Emotional distress and quality of life in caregivers of patients awaiting lung transplant.
OBJECTIVE: The aims of this study are to characterize the levels of emotional distress and quality of life among caregivers of lung transplant candidates and to examine the relation of coping styles and perceived caregiver burden to caregivers' self-reported emotional distress. METHODS: A consecutive series of primary caregivers of potential lung transplant candidates completed a battery of psychosocial measures, including the Beck Depression Inventory-II (BDI-II), State-Trait Anxiety Inventory, Medical Coping Modes Questionnaire (MCMQ), Scale for Caregiver Burden (SCB), and Medical Outcomes Survey, Short Form-36 (SF-36). RESULTS: Only 12 of the 82 caregivers (14.6%) who volunteered for the study reported clinically significant levels of depression (BDI-II > or =14), and only 2 caregivers (2.4%) reported clinically significant levels of anxiety (STAI > or =60). Passive coping strategies were associated with higher levels of emotional distress; specifically, resignation was associated with increased depression (r=.27, P<.04), while avoidance was associated with increased anxiety (r=.29, P<.04). In addition, caregivers who reported greater perceived caregiver burden experienced higher levels of depression (r=.45, P<.001) and anxiety (r=.43, P<.01). Moreover, the social functioning of caregivers of lung transplant patients was more than one standard deviation from a normative sample of the population (Cohen's d=1.16), indicating that caregivers of transplant patients experienced greater impairment in this area. DISCUSSION: Although most caregivers of transplant patients do not report significant impairment in functioning, assessing caregivers' coping strategies and caregiving burden may identify those caregivers who experience increased emotional distress.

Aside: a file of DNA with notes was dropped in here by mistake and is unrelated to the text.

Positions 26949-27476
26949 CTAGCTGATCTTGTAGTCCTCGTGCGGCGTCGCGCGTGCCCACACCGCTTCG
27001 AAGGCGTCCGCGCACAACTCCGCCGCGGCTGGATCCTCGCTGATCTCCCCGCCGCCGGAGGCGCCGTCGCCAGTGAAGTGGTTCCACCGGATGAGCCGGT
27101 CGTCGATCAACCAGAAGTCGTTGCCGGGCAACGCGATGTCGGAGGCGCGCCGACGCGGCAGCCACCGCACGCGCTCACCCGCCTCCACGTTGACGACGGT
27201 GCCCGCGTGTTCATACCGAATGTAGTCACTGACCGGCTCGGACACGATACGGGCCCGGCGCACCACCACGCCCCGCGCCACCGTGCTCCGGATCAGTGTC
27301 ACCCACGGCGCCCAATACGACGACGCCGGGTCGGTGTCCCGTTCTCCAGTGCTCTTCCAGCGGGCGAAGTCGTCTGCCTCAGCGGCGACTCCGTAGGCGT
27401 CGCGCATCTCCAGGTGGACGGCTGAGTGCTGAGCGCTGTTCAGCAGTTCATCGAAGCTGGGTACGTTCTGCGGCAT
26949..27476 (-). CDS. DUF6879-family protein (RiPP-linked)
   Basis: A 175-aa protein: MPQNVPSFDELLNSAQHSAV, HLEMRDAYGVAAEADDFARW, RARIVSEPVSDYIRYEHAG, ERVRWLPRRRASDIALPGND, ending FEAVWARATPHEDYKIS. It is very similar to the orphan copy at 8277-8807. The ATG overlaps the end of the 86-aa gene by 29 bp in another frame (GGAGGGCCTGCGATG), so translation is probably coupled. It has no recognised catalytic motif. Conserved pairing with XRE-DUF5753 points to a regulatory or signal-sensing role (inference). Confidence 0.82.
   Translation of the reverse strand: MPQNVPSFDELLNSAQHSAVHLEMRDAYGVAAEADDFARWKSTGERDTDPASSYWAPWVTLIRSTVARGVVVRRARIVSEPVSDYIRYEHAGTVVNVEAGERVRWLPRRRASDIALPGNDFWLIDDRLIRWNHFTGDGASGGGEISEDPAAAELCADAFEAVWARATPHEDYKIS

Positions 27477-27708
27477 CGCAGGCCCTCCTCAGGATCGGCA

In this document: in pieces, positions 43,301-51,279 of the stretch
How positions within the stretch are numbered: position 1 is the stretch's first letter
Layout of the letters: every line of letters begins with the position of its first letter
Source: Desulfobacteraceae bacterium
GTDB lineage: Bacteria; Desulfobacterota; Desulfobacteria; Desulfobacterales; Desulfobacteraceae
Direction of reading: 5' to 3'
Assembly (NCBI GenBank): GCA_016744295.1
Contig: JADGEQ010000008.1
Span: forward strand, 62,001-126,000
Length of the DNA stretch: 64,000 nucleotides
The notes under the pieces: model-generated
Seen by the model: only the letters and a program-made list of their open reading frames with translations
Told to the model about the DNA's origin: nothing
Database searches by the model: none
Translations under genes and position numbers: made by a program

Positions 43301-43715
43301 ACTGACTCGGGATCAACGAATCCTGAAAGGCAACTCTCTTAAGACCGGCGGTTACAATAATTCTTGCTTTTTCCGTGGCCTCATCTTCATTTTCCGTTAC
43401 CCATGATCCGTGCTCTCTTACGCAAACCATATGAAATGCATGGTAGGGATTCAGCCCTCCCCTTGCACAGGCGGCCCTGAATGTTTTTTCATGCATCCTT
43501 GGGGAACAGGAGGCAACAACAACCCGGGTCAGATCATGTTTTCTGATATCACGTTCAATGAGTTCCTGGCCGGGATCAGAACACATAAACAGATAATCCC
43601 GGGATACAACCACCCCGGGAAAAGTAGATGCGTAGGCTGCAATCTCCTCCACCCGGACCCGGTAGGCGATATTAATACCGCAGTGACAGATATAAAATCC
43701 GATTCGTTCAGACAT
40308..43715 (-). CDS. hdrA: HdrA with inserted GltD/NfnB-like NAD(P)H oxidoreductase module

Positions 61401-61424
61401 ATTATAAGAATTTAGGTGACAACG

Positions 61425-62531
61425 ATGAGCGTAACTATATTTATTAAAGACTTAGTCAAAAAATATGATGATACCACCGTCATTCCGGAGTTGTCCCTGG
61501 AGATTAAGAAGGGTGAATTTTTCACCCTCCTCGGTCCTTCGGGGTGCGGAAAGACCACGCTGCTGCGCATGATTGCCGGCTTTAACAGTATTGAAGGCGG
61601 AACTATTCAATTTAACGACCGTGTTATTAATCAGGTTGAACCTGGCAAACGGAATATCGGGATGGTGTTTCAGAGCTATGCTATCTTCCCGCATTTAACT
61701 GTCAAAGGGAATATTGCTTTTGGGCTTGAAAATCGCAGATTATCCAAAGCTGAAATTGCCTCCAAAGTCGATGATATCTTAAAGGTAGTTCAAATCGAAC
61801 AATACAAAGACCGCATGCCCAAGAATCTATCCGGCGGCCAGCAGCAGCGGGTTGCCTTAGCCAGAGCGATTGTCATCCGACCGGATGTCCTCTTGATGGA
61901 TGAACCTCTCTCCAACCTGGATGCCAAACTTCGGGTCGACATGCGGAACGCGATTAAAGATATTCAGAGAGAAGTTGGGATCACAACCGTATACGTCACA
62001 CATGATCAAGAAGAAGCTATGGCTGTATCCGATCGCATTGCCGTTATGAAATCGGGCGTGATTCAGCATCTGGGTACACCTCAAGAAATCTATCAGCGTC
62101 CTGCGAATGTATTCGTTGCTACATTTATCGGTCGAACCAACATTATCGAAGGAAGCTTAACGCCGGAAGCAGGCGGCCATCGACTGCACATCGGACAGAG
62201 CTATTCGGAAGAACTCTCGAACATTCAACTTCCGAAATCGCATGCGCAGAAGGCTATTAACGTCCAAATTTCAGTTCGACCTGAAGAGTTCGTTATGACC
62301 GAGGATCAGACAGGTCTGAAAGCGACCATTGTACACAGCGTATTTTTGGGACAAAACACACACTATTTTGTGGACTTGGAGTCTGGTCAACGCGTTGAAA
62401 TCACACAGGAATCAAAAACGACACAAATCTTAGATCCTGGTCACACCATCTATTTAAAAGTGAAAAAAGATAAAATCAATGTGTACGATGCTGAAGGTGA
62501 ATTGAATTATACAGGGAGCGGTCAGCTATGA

Claar, RL; Parekh, PI; Palmer, SM; Lacaille, RA; Davis, RD; Rowe, SK; Babyak, MA; Blumenthal, JA
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